That "incest map", whether one of Amerie's classmates received a "tongue punch in the fart box", if another has a "lazy kebab vagina", the pink dildo stuck to the school basketball hoop's backboard: there isn't just one sign that Heartbreak High isn't in the 90s anymore, let alone on Network Ten or the ABC; there's a whole classroom full of them. Where the initial series was groundbreaking in its cultural and class diversity at a time when the overwhelmingly white casts of Home and Away and Neighbours otherwise monopolised Aussie screens, navigating almost exclusively middle-class existences, creator Hannah Carroll Chapman (The Heights) ensures that her version is equally as inclusive — and frank — when it comes to gender, sexuality and neurodiversity.

Principal Woodsy (Rachel House, Baby Done) isn't impressed by her students' candour, however, sending every Hartley attendee named on the map to an after-hours sexual literacy tutorial. Also in the group: the non-binary Darren (screen first-timer James Majoos) and their bestie Quinni (Chloe Hayden, Jeremy the Dud), who has autism — and who now comprise Amerie's new support system. Hartley heartthrob Dusty (Josh Heuston, Thor: Love and Thunder), his smug pal Spider (Bryn Chapman Parish, Mr Inbetween) and resident comic relief Ant (debutant Brodie Townsend) are all roped in, too. So is the pink-haired Sasha (Gemma Chua-Tran, Mustangs FC), her ex-turned-bestie Missy (fellow newcomer Sherry-Lee Watson), and mullet-wearing drug dealer and food delivery driver Ca$h (Will McDonald, Home and Away), plus Bundjalung boy, basketballer and new Hartley arrival Malakai (Thomas, Troppo).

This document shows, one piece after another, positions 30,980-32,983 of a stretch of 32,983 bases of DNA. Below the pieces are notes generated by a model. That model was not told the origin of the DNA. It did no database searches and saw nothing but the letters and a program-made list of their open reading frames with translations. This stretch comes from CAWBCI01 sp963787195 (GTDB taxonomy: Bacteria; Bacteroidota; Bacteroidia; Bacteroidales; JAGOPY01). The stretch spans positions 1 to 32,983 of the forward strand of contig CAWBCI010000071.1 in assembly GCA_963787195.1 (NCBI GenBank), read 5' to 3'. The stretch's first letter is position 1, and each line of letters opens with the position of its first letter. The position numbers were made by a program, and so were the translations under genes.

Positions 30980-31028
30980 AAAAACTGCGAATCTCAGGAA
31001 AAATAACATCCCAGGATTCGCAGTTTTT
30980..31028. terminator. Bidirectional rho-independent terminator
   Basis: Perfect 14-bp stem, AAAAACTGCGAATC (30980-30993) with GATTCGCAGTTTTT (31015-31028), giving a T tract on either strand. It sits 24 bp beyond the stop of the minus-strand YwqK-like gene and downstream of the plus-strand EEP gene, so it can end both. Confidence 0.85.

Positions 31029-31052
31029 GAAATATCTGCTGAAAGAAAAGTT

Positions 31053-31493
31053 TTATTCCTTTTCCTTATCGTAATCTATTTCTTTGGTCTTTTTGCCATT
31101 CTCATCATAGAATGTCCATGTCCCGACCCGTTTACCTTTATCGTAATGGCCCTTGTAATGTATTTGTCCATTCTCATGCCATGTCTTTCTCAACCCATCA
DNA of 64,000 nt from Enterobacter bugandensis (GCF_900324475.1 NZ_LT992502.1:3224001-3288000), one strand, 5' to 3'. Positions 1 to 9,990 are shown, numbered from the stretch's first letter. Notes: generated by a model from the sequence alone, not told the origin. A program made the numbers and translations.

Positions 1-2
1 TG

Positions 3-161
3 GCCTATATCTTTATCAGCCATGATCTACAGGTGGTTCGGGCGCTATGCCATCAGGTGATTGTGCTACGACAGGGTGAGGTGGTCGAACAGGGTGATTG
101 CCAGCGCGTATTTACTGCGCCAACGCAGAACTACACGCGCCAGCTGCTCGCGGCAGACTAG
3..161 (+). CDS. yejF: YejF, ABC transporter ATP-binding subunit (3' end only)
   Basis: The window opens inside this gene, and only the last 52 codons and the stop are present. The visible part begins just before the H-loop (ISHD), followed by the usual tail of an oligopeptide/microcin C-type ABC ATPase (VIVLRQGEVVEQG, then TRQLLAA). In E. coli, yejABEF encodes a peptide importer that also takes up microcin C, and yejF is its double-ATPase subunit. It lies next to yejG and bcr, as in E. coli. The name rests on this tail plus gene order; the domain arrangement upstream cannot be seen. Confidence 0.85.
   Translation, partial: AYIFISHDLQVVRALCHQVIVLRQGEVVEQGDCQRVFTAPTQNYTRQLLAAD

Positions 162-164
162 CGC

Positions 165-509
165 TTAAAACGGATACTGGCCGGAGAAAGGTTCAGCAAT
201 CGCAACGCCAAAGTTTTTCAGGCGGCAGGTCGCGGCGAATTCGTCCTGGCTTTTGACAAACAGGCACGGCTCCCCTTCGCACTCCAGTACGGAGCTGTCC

Throw any motley crew of high schoolers together and familiar issues and struggles will arise, as all of Heartbreak High's peers — then and now — can attest. Although no one becomes a teen mother here, recent fellow Aussie series Bump also casts a shadow (and not just because it stars The Heartbreak Kid's Karvan among the parents). That show hews softer and smoother, while this one skews glossier and racier. At first, it feels like the OG Heartbreak High's rawness and grit might've been buffed away. But as the series charts the fallout from Amerie and Harper's feud, the reasons behind it, and a new wave of hookups and controversies — as well as parties and pairings — it finds its own intensity.

Come for the instant nostalgia, stay for an old favourite firmly seen with fresh eyes: that's the revived Heartbreak High experience. Some recognisable names pop up, but overtly winking and nudging to 90s viewers definitely isn't the show's point. It can't be; teen chaos doesn't rack off but rather gets handed down through time, just as this series now has. Spanning everything from consent and crime to drugs and police brutality, there's more than enough adolescent mess and stress to go around again. Viewers don't have a moment to waste wondering if old faces will return anyway, given how dynamic the new cast is — Madon, Majoos and Hayden make a terrific lead trio, and Weatherall, McDonald and Yasbincek in particular turn in beautifully complicated performances — and how addictive their characters' dramas prove.

Check out the trailer for Heartbreak High below:

Heartbreak High streams via Netflix from Wednesday, September 14.

Images: Mark Rogers / Lisa Tomasetti / Elise Lockwood, Netflix.

Published on September 14, 2022 by Sarah Ward